Available at: https://digitalcommons.calpoly.edu/theses/1507
Date of Award
MS in Electrical Engineering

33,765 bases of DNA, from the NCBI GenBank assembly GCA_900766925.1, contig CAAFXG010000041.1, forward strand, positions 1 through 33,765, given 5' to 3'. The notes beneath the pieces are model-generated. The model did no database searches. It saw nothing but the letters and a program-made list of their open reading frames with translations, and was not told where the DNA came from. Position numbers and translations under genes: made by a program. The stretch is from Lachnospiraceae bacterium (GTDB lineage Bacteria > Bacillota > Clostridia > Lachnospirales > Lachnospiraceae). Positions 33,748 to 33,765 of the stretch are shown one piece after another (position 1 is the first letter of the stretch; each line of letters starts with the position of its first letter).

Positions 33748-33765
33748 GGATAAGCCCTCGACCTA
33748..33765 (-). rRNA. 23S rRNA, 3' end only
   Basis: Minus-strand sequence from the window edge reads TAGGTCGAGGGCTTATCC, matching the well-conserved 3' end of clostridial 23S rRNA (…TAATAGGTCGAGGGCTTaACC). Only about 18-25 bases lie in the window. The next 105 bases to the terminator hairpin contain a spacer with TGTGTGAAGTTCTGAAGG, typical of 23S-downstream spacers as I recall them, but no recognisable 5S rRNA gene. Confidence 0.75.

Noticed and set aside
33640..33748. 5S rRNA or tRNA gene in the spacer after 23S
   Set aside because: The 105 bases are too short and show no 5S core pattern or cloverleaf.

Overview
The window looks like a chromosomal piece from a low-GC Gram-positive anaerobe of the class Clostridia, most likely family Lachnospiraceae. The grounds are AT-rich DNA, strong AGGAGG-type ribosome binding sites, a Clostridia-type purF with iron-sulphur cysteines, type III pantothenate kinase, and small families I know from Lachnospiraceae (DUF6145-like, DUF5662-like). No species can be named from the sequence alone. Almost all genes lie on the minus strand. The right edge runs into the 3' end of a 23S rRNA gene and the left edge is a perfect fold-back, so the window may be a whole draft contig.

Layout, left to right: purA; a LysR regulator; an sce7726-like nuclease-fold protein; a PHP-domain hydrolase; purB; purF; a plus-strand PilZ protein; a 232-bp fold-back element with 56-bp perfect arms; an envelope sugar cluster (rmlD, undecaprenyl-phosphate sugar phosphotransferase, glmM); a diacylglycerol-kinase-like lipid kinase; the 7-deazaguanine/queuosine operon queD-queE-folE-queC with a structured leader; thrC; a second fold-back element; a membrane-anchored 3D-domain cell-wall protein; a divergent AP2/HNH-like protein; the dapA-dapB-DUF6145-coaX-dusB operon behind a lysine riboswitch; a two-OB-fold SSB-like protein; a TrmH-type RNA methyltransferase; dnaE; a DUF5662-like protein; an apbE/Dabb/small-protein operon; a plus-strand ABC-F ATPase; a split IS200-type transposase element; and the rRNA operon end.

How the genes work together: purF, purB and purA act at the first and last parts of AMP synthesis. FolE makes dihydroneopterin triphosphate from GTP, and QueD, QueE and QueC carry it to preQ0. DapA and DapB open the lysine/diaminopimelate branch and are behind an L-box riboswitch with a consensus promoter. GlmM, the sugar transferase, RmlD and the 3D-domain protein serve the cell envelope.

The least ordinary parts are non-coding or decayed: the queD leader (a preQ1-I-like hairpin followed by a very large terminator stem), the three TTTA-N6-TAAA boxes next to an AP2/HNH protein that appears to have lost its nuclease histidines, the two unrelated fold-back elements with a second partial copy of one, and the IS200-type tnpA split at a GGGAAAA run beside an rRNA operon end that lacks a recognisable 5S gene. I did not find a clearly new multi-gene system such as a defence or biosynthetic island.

Unmanned Aerial Vehicles (UAVs) provides a platform for many automated tasks and with an ever increasing advances in computing, these tasks can be more complex. The use of UAVs is expanded in this thesis with the goal of Search and Rescue (SAR), where a UAV can assist fast responders to search for a lost person and relay possible search areas back to SAR teams. To identify a person from an aerial perspective, low-level Histogram of Oriented Gradients (HOG) feature descriptors are used over a segmented region, provided from thermal data, to increase classification speed. This thesis also introduces a dataset to support a Bird’s-Eye-View (BEV) perspective and tests the viability of low level HOG feature descriptors on this dataset. The low-level feature descriptors are known as Boosted Histogram of Oriented Gradients (BHOG) features, which discretizes gradients over varying sized cells and blocks that are trained with a Cascaded Gentle AdaBoost Classifier using our compiled BEV dataset. The classification is supported by multiple sensing modes with color and thermal videos to increase classification speed. The thermal video is segmented to indicate any Region of Interest (ROI) that are mapped to the color video where classification occurs. The ROI decreases classification time needed for the aerial platform by eliminating a per-frame sliding window. Testing reveals that with the use of only color data iv and a classifier trained for a profile of a person, there is an average recall of 78%, while the thermal detection results with an average recall of 76%. However, there is a speed up of 2 with a video of 240x320 resolution. The BEV testing reveals that higher resolutions are favored with a recall rate of 71% using BHOG features, and 92% using Haar-Features. In the lower resolution BEV testing, the recall rates are 42% and 55%, for BHOG and Haar-Features, respectively.